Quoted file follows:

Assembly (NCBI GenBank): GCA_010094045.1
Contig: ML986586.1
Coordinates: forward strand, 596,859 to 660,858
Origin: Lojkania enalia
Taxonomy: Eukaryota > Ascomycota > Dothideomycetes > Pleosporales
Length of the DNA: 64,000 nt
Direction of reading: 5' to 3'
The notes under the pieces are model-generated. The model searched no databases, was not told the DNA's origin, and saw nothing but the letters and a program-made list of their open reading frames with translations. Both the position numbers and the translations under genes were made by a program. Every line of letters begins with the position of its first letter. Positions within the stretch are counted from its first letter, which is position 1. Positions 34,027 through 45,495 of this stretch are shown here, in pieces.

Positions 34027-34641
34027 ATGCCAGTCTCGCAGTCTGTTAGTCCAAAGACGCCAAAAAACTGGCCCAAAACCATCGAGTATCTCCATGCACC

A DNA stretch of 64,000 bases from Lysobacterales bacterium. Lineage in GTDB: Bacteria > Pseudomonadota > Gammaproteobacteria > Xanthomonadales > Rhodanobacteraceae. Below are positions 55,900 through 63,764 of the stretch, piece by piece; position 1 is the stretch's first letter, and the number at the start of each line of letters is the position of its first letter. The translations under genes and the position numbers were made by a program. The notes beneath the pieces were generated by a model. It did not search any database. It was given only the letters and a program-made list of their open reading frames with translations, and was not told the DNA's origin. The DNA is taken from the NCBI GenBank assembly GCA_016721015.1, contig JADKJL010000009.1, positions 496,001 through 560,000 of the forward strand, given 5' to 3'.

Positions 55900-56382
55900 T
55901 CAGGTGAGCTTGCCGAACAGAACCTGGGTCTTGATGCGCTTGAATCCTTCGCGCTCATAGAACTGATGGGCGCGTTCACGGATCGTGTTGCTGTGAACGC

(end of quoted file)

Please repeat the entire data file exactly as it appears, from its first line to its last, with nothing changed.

Assembly (NCBI GenBank): GCA_010094045.1
Contig: ML986586.1
Coordinates: forward strand, 596,859 to 660,858
Origin: Lojkania enalia
Taxonomy: Eukaryota > Ascomycota > Dothideomycetes > Pleosporales
Length of the DNA: 64,000 nt
Direction of reading: 5' to 3'
The notes under the pieces are model-generated. The model searched no databases, was not told the DNA's origin, and saw nothing but the letters and a program-made list of their open reading frames with translations. Both the position numbers and the translations under genes were made by a program. Every line of letters begins with the position of its first letter. Positions within the stretch are counted from its first letter, which is position 1. Positions 34,027 through 45,495 of this stretch are shown here, in pieces.

Positions 34027-34641
34027 ATGCCAGTCTCGCAGTCTGTTAGTCCAAAGACGCCAAAAAACTGGCCCAAAACCATCGAGTATCTCCATGCACC

A DNA stretch of 64,000 bases from Lysobacterales bacterium. Lineage in GTDB: Bacteria > Pseudomonadota > Gammaproteobacteria > Xanthomonadales > Rhodanobacteraceae. Below are positions 55,900 through 63,764 of the stretch, piece by piece; position 1 is the stretch's first letter, and the number at the start of each line of letters is the position of its first letter. The translations under genes and the position numbers were made by a program. The notes beneath the pieces were generated by a model. It did not search any database. It was given only the letters and a program-made list of their open reading frames with translations, and was not told the DNA's origin. The DNA is taken from the NCBI GenBank assembly GCA_016721015.1, contig JADKJL010000009.1, positions 496,001 through 560,000 of the forward strand, given 5' to 3'.

Positions 55900-56382
55900 T
55901 CAGGTGAGCTTGCCGAACAGAACCTGGGTCTTGATGCGCTTGAATCCTTCGCGCTCATAGAACTGATGGGCGCGTTCACGGATCGTGTTGCTGTGAACGC